In general, properties of wood/lignocellulosic composite panels are known to have high correlations with the characteristics of the constituent raw materials, their distribution within the matrix and interactions of the relevant production variables [10] -[14] . Industrial utilization of bamboo, agricultural lignocellulosics and wood-residues has been reported to have the high multiplier effect on the economy because it is sustainable, and environmentally friendly, has the high wealth generation potential and creates employment [8] [15] .

Available records indicate that there are over 1200 species of bamboo found in 70 genera [16] . Bambusa vulgaris belongs to the bambusoidae sub-family of the Graminaceae family and it is a perennial woody plant that matures in 3 to 6 years [16] . Bambooes are reported to be the fastest growing plant on earth sometimes producing three times more biomass than the fastest growing tree [16] -[18] . One of the known draw backs that had delayed private sector investment in industrial timber plantation in developing economies is the long gestation period [5] . Since bamboo is a short rotation crop relative to trees, it can be integrated into agroforestry and environmental forestry in order to supply industrial fiber. It is thus imperative that efficient and cost effective industrial use of bamboo biomass must be found.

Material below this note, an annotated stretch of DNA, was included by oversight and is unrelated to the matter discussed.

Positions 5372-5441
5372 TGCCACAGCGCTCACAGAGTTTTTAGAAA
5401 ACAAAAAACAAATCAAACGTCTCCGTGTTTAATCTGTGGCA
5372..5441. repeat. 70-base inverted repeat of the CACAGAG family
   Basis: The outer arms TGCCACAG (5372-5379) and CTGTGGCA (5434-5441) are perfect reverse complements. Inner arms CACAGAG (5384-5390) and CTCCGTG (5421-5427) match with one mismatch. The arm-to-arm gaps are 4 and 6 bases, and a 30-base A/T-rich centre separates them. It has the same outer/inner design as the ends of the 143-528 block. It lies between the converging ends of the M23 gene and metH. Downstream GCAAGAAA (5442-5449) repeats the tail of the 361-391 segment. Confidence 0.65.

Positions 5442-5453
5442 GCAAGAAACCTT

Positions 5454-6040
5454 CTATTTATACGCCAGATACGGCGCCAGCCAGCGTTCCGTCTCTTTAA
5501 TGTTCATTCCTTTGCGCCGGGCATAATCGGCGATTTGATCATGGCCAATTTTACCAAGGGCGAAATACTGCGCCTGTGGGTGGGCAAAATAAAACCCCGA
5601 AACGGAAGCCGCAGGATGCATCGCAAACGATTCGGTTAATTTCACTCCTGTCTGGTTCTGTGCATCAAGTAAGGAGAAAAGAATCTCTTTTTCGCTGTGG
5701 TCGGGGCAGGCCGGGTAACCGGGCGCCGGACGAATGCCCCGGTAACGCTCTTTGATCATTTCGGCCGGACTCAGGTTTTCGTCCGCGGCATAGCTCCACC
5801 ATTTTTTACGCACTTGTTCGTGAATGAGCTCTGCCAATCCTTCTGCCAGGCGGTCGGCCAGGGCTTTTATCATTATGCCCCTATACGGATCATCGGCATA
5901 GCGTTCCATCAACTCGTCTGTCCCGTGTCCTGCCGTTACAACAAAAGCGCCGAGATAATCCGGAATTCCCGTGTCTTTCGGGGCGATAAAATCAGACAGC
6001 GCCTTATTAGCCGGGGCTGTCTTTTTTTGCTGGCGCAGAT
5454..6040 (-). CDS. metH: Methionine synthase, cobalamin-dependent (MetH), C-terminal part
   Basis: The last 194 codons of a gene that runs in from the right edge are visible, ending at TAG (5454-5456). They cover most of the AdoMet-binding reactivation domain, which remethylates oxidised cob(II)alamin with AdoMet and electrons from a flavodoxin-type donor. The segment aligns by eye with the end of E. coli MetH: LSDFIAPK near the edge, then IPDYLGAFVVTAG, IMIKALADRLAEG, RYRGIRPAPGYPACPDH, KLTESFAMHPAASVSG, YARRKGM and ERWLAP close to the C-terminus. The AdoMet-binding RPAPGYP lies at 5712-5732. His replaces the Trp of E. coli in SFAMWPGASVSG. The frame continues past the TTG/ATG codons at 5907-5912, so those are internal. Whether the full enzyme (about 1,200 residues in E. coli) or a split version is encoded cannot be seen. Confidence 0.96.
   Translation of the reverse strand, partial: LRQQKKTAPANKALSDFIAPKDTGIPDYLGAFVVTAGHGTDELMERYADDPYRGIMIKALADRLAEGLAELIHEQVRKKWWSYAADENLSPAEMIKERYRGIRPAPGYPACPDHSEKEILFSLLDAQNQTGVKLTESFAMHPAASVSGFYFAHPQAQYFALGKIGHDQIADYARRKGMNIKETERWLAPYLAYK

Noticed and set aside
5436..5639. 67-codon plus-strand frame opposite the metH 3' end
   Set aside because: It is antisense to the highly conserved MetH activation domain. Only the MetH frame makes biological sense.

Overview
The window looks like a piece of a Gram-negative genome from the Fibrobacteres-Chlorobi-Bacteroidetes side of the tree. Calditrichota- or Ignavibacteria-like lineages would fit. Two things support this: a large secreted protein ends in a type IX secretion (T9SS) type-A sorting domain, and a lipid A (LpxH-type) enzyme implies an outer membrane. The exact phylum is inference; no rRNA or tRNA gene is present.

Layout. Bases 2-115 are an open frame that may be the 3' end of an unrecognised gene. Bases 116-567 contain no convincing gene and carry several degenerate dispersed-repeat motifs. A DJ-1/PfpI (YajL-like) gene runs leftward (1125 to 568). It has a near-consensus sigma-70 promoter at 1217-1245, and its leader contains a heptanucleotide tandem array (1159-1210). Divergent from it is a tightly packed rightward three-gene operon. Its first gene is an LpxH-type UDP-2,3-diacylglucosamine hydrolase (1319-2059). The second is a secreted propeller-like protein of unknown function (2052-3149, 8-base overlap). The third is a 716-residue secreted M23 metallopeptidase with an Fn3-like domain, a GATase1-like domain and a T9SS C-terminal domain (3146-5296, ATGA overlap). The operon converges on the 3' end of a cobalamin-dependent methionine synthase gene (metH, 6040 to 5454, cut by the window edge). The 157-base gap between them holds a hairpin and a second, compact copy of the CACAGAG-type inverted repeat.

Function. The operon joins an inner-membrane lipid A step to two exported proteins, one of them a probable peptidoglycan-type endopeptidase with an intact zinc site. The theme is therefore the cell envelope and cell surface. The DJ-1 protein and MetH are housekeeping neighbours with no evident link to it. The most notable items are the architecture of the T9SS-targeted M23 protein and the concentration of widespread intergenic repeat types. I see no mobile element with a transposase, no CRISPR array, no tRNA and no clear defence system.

Presently the use of bamboo in the production of industrial products in Nigeria and indeed sub-saharan Africa is in its infancy. There are obstacles in the production and utilization of wood cement composites. One of such obstacles is the adverse effects of some wood constituents, notably extractives and soluble polysaccharides on the hydration and curing of cement [5] [16] [19] -[21] . Some of the process methods which had been used to ameliorate the adverse effects of wood constituents and extractives on the setting of cement were the use of various leaching/soaking regimes and incorporation of additives that will accelerate hydration [10] [12] [19] [20] . Other impediments had been the increasing cost of the composite as the cement-wood ratio was increased as the cement costs more than the lignocellulosic furnish. Also, it is often necessary to balance the improvements in physical and mechanical properties as composite panel density is increased with the limitations of denser panels as weight of the composite can become a limiting factor in certain constructions.

The objective of this study were to evaluate the effects of cement/Bumbusa vulgaris mix ratios, chip/flake soak treatments and composite panel densities on the Modulus of Rupture (MOR) and Modulus of Elasticity (MOE) in Bending; and the water absorption and thickness swelling properties of the resultant composite panel.

2. Materials and Methods

2.1. Material Collection and Preparation